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How to tell if your workout is hard enough to actually do something for you, from Harvard Medical School...

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If you ain't sweating, you ain't working hard enough.

The next time you're in the middle of a run or a yoga class, take a second to pause and ask yourself how you feel, not just emotionally, but physically. How fast are you breathing? Could you have a conversation with the person next to you? Could you sing along to the music coming out of your headphones? 

Here's a chart inspired by the folks at Harvard Medical School that sums up the easiest way to gauge your workout?

The chart is based on a categorization called "perceived exertion," a self-guided way of measuring how hard you're working your body. According to the Centers for Disease Control and Prevention, this strategy is one of the best ways to assess the intensity of a bout of physical activity. It can be especially handy for people taking medications that can affect heart rate or pulse.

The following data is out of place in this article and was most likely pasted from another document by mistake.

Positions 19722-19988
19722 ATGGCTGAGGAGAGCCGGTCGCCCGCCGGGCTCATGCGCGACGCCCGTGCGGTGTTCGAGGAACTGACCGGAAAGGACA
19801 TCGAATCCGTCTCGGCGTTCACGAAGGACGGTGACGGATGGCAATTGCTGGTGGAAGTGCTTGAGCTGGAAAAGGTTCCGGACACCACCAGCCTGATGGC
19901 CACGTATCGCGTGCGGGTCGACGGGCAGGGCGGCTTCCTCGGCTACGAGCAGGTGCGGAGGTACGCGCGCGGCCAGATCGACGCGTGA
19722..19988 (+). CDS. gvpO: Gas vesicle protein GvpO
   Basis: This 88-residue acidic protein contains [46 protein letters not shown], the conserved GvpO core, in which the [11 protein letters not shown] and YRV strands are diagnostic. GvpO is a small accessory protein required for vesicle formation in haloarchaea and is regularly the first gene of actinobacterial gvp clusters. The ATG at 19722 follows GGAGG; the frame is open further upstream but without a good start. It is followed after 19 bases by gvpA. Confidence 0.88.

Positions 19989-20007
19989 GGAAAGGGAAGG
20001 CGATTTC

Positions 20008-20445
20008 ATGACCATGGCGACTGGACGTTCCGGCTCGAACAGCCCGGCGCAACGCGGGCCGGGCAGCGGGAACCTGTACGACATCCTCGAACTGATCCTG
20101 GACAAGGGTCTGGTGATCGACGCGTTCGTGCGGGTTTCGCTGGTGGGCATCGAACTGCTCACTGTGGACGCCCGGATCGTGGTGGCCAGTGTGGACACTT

As you continue to workout and get more fit, you'll find that your judgment of an activity's difficulty will shift. That intense, one-hour yoga class that you used to be barely capable of finishing might start to feel like a moderate workout, for example. As this happens, you can gradually work your way toward harder and more intense activities and goals. So get out there!

SEE ALSO: Here's what you should be doing to get fit instead of training for a marathonDON'T MISS: We asked a dietitian what you should — ​and shouldn't​ — do if you want to look and feel healthier in a week

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